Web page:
Cryptocurrency Tax Mistakes That Could Hurt You
With regulations still rather confusing when it comes to cryptocurrencies and trading in digital assets, you could end up making mistakes while reporting your taxes. And cryptocurrency tax mistakes could actually end up costing you as much as $250,000 in fines. Worst case scenario – you could even end up in prison. Just before tax season started, the Internal Revenue Service sent out a strong reminder to cryptocurrency holders to declare all income generated from cryptocurrencies.
Top Cryptocurrency Tax Reporting Problems
The biggest challenge that you will face when declaring your earnings from cryptocurrencies is figuring out your cost basis. This is basically the original value of your digital asset for tax reporting purposes. The problem is that there is no official reporting mechanism in place for this kind of information, the way there is for regular stocks. You would therefore need to figure out that critical cost basis on your own. When you have held stocks for a long time and your brokerage no longer has that information at hand, you can find out historical prices and dividend payouts to figure out what your original cost basis was. It’s not that simple for cryptocurrencies.
This is because there are more than 190 cryptocurrency exchanges and the exchange price can change from one exchange to the next. The matter gets even more complicated if you traded in coins without going through an exchange. One way to address this issue is by using a weighted index to help you figure out the cost basis. You could even check whether your cryptocurrency exchange or service provide offers gains and loss calculations or even can help you figure out your cost basis. Bitcoin Tax is one such platform that may be able to help you with this problem.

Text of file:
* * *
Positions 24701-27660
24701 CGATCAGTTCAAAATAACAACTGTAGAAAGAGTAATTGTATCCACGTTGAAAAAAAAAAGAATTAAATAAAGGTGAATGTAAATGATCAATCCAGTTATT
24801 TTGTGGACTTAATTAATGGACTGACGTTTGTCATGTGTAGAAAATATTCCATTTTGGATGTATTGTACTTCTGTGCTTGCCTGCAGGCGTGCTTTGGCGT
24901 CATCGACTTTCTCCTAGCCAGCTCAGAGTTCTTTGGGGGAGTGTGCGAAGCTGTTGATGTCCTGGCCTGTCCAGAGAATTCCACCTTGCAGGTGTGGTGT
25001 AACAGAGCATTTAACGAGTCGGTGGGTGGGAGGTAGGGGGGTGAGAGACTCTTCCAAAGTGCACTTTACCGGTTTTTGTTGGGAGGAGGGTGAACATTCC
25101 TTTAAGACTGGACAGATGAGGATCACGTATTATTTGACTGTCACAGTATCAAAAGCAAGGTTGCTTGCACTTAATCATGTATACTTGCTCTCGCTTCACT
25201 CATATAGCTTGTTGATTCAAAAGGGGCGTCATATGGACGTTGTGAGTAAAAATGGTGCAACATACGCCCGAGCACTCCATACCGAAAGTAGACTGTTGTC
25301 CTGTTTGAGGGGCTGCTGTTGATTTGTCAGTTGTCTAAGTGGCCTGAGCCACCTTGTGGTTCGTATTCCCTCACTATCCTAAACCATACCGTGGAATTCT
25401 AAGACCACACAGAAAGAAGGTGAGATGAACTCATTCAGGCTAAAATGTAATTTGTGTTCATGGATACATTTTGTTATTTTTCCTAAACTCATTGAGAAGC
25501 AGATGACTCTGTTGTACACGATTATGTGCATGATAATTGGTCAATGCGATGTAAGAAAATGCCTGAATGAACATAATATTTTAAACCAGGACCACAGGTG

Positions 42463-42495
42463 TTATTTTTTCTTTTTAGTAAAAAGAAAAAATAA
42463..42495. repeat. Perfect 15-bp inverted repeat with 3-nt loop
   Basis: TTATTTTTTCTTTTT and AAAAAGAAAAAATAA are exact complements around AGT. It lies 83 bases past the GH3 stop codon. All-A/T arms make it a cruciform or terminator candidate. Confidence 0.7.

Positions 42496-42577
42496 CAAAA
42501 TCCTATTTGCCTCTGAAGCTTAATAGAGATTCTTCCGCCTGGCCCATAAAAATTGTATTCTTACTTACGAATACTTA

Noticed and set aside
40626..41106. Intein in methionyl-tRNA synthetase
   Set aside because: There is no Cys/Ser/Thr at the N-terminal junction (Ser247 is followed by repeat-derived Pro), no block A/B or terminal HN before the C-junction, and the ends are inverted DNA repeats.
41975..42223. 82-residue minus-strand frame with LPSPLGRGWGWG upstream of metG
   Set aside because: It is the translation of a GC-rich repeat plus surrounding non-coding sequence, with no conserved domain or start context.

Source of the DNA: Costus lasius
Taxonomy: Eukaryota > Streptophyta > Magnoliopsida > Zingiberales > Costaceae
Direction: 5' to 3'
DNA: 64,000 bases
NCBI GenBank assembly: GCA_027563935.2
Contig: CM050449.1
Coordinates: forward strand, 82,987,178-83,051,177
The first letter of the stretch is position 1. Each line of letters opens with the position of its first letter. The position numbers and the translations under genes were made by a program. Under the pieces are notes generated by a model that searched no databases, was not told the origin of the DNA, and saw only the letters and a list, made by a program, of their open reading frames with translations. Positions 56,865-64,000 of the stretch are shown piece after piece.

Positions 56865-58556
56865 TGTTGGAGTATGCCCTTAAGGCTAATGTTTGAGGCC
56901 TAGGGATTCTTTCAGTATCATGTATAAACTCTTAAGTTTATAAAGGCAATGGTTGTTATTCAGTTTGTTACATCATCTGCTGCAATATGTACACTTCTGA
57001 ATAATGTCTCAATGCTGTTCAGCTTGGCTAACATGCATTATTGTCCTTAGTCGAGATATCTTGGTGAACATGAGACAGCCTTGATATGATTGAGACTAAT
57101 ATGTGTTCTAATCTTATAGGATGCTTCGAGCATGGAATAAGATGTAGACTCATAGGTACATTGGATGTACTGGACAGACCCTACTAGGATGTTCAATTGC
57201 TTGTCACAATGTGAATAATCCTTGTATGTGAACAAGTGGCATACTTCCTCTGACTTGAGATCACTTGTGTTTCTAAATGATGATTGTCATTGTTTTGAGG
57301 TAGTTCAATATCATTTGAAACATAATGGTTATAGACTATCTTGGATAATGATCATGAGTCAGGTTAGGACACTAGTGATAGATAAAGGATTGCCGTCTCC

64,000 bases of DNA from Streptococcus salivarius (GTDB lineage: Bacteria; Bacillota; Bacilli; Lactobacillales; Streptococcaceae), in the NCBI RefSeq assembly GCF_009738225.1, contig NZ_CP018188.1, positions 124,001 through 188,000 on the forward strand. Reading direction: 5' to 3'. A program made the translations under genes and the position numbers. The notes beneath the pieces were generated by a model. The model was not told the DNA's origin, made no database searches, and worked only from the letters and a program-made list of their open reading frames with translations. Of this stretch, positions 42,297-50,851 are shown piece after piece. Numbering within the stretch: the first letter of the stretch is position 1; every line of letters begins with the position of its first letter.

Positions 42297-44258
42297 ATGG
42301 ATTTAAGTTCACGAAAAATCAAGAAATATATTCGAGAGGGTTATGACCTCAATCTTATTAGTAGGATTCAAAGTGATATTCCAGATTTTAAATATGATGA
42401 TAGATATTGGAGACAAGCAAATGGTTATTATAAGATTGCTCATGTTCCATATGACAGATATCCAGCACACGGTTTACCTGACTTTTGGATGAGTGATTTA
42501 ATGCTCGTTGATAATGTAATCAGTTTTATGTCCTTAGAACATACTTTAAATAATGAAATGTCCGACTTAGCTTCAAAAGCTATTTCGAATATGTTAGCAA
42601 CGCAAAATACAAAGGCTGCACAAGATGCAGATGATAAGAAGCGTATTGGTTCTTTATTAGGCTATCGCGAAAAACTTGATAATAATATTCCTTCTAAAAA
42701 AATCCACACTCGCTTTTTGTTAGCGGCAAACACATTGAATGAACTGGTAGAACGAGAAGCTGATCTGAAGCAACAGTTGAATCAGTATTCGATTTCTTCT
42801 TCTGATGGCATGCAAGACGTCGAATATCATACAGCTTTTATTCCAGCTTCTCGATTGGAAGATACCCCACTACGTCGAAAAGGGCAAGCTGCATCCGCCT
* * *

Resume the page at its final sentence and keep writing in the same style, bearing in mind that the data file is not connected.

Payments in Cryptos
Another challenge that you can face is if you mined your own cryptocurrency or someone paid you in cryptos. Different rules will apply depending on how you got your cryptocurrencies. For example, if you are mining cryptos for yourself versus for someone else, then two different tax laws would apply. Now, if you’ve been employed by someone to mine cryptocurrencies vis-à-vis being hired as an independent contractor, you again look at two different rules. Do your research very carefully and ensure you have declared your mining activities correctly.
Cryptocurrency Tax Reporting Tips
Here are some tips that you should keep in mind while reporting your cryptocurrency related transactions for tax purposes.
- Cryptocurrency tax mistakes are easy to make since we don’t consider the tiny details. For example, you paid for your coffee using Bitcoin. Well, that needs to be reported too. Even cryptocurrencies as gifts need to be reported.
- Make sure you track all transactions (the date and the amount your paid) and translate them into dollars.
- Don’t assume you can exchange cryptocurrency tax free. Even if you have swapped one crypto for another, you will still need to report it.
For a better idea of how to manage your reporting, take a look at the IRS’s Cryptocurrency Tax Principles.